George Lucas Educational Foundation
Subscribe to RSS

How to Give Your School Leader a Grade

Rebecca Alber

Edutopia Consulting Editor
  • Facebook
  • Twitter
  • Pinterest
  • Share

When I told my mother some years ago that I was planning on becoming a teacher, she -- a former public school kindergarten teacher -- gave me some of the best advice I've heard yet : She told me I was going to have to become a lot more patient than I'd ever been. (She was definitely right on that one.) She also told me that organization was key and would save me from having to reinvent the wheel each year.

The last jewel my mother gave me that day struck me the most because I was uncertain about it. She told me that if a school didn't have good leadership, leave it, and find one that did. "Wow, that last one's a little harsh, Mom," I thought.

I'm still working on the patience, but all my teaching stuff is housed in a meticulous filing and three ring-binder system I should patent and sell to the government. And after a handful of years teaching in a few schools, I did witness firsthand the power of a single leader to make or break a school. Particularly, it's all about morale.

Today, working as an educational consultant and literacy coach, I continue to see how fundamental leadership is to how well -- or not -- a school runs. While visiting or working at a school site, I have a surefire litmus test that helps me better understand where the school stands: I observe the leaders and see how deeply connected they still are to their teacher hearts.

What does this mean, exactly? Read the following descriptions with your school leaders in mind and see:

Making Connections

Your principal genuinely enjoys and values visiting the classroom. He appears far more often than the once or twice required in order to evaluate you, and stays longer than 15 minutes. He connects with the students, and it's clear that he believes that rolling up his sleeves and working side by side with teachers and students is part of his job description. He understands that he cannot expect from teachers what he does not inspect.

He knows that it takes a staff and students who have strong, trusting relationships to truly propel and maintain a high-functioning school.

Clear, Comprehensible Goals

Your administrator doesn't waver when new educational trends or mandates come down the pipe. Her fundamental philosophy and beliefs about educating children stay the same, and are transparent to all. The choice of road taken for accomplishing tasks may change, but the rationale and purpose do not. Her academic goals for the school in general are crystal clear to other administrators, and to teachers, students, and parents. As we say in this profession, her goals have transparency.

A Colleague, Not a Politician

She listens, makes eye contact, and is fair with the faculty, treating all evenhandedly. Her actions demonstrate that she views teachers and other staff as colleagues. She's a work-with-me professional rather than a work-for-me type. She may have favorites, as teachers often do, but you would never know it.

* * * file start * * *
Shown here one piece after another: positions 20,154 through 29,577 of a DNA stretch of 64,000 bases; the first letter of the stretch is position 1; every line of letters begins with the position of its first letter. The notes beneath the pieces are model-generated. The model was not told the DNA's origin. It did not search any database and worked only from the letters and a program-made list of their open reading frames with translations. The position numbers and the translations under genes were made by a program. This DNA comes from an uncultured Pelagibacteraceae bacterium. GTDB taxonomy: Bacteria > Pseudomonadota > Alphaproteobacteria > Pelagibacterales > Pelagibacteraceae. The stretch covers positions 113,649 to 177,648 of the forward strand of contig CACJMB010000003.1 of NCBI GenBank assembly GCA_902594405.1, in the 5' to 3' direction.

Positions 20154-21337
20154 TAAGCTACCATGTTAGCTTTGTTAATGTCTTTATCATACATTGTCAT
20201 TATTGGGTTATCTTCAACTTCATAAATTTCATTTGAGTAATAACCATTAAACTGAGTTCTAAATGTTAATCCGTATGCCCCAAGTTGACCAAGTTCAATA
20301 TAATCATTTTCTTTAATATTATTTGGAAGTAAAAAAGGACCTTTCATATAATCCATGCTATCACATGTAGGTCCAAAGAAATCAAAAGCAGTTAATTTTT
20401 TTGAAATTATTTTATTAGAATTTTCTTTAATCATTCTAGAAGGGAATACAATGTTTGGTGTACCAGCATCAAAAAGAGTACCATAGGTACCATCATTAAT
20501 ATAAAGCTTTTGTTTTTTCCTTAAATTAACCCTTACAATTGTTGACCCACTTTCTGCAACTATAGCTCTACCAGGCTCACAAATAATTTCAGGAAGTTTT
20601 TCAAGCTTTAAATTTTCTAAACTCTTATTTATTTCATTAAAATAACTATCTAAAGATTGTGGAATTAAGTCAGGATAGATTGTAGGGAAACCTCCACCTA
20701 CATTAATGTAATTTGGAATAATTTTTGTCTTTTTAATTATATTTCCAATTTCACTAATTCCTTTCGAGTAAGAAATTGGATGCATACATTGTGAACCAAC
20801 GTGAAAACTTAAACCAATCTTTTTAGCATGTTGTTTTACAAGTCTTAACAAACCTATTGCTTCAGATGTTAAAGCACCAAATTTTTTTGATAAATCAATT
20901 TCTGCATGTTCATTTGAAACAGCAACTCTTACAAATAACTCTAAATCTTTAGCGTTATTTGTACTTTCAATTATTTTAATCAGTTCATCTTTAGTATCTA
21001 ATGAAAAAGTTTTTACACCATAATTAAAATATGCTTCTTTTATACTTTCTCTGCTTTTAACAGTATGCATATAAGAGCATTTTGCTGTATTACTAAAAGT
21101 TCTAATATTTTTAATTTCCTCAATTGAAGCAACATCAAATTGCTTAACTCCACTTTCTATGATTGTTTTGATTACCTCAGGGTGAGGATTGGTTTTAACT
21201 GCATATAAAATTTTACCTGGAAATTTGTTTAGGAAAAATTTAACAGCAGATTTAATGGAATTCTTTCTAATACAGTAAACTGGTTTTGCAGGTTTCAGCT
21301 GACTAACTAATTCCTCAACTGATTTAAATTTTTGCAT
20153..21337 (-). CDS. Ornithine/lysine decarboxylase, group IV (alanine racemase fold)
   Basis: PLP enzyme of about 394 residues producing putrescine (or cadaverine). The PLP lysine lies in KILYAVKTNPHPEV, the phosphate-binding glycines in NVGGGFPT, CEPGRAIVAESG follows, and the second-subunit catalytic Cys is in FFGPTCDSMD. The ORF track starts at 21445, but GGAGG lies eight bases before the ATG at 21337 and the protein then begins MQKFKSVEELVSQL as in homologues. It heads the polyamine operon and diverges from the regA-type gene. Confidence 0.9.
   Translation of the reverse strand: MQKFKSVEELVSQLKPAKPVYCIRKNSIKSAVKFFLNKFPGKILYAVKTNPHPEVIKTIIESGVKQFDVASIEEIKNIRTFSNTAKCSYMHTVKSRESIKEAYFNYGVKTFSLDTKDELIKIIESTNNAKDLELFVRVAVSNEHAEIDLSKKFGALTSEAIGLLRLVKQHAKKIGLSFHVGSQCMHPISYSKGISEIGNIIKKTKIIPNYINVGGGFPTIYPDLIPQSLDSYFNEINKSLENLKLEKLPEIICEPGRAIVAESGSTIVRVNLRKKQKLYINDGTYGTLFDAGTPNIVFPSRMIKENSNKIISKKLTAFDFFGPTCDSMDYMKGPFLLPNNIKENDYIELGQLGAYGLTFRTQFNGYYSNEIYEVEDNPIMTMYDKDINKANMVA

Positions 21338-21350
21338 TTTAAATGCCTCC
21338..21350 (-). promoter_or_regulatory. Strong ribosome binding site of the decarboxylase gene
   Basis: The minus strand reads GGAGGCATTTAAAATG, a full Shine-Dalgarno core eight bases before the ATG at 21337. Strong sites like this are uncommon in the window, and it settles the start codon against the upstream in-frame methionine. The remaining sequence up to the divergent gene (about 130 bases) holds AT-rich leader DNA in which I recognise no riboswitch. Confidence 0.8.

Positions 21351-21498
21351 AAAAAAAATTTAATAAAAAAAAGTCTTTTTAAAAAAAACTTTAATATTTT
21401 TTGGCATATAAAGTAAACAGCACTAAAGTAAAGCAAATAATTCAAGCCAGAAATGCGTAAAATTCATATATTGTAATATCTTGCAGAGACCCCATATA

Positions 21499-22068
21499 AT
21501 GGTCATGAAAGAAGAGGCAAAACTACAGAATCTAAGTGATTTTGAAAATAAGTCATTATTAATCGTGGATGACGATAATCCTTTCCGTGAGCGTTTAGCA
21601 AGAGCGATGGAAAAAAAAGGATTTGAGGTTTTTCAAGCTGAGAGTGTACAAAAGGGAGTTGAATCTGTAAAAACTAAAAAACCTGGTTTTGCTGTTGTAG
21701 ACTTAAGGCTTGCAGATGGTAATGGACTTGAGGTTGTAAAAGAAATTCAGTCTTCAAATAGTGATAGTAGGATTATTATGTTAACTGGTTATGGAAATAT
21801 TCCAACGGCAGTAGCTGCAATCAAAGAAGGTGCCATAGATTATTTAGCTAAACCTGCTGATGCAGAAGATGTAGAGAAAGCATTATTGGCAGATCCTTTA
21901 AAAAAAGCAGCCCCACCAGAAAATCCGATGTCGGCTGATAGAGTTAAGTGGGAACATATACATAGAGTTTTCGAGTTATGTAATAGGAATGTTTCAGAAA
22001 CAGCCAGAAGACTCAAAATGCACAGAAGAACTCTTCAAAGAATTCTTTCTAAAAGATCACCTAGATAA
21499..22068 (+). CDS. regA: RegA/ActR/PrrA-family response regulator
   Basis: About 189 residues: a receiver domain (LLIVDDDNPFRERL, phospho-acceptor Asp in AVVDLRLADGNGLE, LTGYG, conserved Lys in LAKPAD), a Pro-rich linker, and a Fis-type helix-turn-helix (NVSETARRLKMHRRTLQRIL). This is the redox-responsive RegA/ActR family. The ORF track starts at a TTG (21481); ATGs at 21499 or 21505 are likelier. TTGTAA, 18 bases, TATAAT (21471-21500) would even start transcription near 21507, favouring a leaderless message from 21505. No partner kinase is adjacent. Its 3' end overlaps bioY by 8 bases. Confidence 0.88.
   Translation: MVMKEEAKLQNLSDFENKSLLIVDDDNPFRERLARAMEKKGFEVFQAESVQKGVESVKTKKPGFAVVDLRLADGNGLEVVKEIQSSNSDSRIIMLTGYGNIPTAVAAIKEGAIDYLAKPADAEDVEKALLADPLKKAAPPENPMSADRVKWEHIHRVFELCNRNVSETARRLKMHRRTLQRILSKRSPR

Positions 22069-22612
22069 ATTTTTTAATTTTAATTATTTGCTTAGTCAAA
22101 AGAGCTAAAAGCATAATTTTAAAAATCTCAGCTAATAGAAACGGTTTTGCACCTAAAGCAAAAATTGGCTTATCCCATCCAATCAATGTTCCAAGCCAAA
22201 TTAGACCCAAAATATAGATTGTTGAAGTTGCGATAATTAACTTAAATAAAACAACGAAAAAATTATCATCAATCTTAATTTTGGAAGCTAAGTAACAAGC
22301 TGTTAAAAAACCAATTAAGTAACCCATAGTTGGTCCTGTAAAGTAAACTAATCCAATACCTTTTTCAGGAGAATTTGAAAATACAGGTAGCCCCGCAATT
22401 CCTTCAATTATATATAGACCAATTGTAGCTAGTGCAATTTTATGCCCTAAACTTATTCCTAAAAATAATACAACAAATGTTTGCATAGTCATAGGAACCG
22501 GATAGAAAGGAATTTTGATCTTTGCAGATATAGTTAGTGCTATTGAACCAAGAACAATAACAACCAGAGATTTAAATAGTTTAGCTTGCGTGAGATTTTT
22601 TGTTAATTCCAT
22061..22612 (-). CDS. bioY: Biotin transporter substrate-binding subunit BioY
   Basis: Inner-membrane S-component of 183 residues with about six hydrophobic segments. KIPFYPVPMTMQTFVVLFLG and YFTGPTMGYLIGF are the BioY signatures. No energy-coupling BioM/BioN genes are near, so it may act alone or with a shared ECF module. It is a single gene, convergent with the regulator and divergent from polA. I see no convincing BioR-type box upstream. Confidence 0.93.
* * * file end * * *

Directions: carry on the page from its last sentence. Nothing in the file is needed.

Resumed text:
She's also a leader who isn't so concerned with being popular down at the district office. Nope, she isn't interested in playing politics. She follows through on her word and sticks her neck out for what is right. There are significant, memorable times in your mind when she has quietly put district directives aside for the sake of what's best for students. You think of her as courageous.

Fair Is Fair

When sticky situations come up -- a serious disagreement among faculty, for instance -- your leader calmly listens to all sides, doesn't sidebar with other administrators, and spends some time gathering information before declaring a solution or decision on the matter. If it involves students and parents, he makes sure any and all teachers mentioned are included in talks and mediations. He avoids secret meetings, knowing they hinder more than help a bad situation.

An Instructional Captain

Your principal knows her stuff. She is well versed in various instructional practices, and in current educational research and findings. Because of this, and because of her time in the classroom, she is not fooled by any quick-fix, silver-bullet solutions. She knows slow and steady wins the race.

Instead of being showy with this abundance of educational wisdom, she models it every day -- in her actions toward those she has been chosen to lead.

I know, I know -- this may sound like a really tall order to some of you out there. But, it is out there happening in schools, and those schools don't need to worry about teacher retention and school morale. If you are still having doubts, you might need to listen to my mother. (See point #3 of her advice.)

For those of you who did a lot of nodding while reading this post, what exactly makes your school work so well? How do your leaders contribute to the growth and success of your school? Please share with us.

Was this useful?

Rebecca Alber

Edutopia Consulting Editor

Comments (20) Sign in or register to comment Follow Subscribe to comments via RSS

Michelle Lyons's picture
Anonymous (not verified)

I had a wonderful principal my first two years of teaching. She was encompassed all the attributes listed in your post. When she left and the new principal joined our school I was very disappointed with his effectiveness. It was an unfortunate situation. After teaching for two years with him, I decided it was time to leave. On the last day of school, he entered my classroom to wish me well and called me by the wrong name. My principal at my new school is phenomenal! Thanks for your sharing your words. I agree 100%!